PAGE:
Who Is My Neighbor?
A NUMBER of years ago my family and I lived in a neighborhood with families whose religious beliefs were quite unlike our own. Although my neighbors had given me no reason to regard them so critically, I had mistakenly let the differences I saw influence my attitude. I was certainly doing nothing to foster badly needed unity in the neighborhood! My behavior was a prime example of the divisive thinking that deters healing and harmony in human relationships. It is love that heals: the love that Christ Jesus spoke of in the Lord's Prayer when he said: ``And forgive us our debts, as we forgive our debtors.''1 A spiritual interpretation of the Lord's Prayer is offered by Mary Baker Eddy, the Discoverer and Founder of Christian Science. She writes of this line: ``And Love is reflected in love.''2 Such love, lived, would make our world a better place in which to live because it is reflected from God who is Love.
Recognizing the importance of spiritually loving our neighbor is only the first step; it can seem quite another matter to actually develop in our hearts that spirit of love which is so overflowing that all with whom we come in contact will feel it and be blessed thereby.
Mrs. Eddy points out: ``The way to extract error from mortal mind is to pour in truth through flood-tides of Love.''3 This love that is poured forth by flood tides bestows its good equally on all of us regardless of church membership, skin color, sex, age, or the neighborhood in which one lives. Because this love is spiritual, it serves as a unifying bond for all mankind. Christ Jesus demonstrated this. He dined with publicans, sinners, Pharisees, as well as his own apostles. He healed and redeemed noblemen, beggars, men, women, and children. To the degree that we possess such Christly affection, we too will aid the promotion of brotherly love among men.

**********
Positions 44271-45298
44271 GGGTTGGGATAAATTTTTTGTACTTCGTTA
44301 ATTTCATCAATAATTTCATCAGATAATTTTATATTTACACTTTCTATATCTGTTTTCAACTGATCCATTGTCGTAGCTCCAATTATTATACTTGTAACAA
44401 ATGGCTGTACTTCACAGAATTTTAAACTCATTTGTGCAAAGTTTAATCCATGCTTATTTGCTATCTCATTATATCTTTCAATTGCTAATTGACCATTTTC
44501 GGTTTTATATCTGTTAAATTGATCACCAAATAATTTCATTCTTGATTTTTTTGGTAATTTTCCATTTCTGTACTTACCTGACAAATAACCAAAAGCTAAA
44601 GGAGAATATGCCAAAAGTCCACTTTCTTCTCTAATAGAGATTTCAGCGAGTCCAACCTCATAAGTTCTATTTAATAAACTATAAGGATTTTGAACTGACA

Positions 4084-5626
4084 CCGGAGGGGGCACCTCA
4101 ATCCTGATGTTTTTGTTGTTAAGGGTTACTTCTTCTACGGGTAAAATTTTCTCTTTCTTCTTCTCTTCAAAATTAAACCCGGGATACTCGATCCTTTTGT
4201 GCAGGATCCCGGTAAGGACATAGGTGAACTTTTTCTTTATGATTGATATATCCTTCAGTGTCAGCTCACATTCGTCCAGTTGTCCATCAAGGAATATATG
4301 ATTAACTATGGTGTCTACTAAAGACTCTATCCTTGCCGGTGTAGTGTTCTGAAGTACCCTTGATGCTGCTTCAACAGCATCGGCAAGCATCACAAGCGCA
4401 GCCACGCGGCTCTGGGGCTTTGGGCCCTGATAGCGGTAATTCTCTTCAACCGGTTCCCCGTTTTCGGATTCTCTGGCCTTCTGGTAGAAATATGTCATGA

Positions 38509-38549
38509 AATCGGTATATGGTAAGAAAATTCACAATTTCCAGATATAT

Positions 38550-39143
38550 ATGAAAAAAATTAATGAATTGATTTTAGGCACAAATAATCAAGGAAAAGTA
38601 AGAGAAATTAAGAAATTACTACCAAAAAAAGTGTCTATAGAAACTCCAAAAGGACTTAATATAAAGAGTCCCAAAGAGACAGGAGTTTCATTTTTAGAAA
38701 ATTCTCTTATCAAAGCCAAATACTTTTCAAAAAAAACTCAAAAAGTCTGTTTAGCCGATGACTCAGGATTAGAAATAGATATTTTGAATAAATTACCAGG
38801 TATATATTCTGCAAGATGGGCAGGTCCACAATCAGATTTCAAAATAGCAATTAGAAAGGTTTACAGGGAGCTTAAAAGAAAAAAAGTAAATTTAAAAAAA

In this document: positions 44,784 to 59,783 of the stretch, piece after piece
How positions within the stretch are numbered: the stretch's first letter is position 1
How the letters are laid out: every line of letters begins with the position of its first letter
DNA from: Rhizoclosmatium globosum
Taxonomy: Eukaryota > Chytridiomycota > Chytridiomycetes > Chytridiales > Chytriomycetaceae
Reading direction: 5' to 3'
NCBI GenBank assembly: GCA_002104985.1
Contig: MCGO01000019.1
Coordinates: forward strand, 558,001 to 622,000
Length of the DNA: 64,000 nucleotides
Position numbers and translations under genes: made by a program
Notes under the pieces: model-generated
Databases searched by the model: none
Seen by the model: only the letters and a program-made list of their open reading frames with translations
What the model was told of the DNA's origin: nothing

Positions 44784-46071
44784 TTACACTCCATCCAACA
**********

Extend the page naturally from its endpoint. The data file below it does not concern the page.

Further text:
About a year after our move into the neighborhood where I had viewed my neighbors so critically, a serious fire destroyed our kitchen and caused extensive smoke damage throughout the house. As my family and I stood in front of our house watching the firemen, I began to pray. As soon as the firemen had left, our neighbors came to us with offers of lodging, meals, help in cleaning the house and our clothing. This outpouring of genuine love and neighborliness was a wonderful blessing to each member of the family.
I was so very grateful for the kindness of all of our neighbors, but the best part of the experience was the change in my thinking as to ``who is my neighbor?'' Our neighbors' care certainly was Love reflected in love, and it blessed us all.
Since that time I have often thought of the experience and seen that inflammatory or divisive thinking has no abiding place in any of God's children. As a familiar hymn puts it: Let all that now divides us
Remove and pass away, Like shadows of the morning
Before the blaze of day. Let all that now unites us
More sweet and lasting prove, A closer bond of union,
In a blest land of love.4
The fact that we all have one Father-Mother God, when lived, acts as a unifying influence among all mankind.
1 Matthew 6:12. 2Science and Health with Key to the Scriptures, p. 17. 3Ibid., p. 201. 4Christian Science Hymnal, No. 196.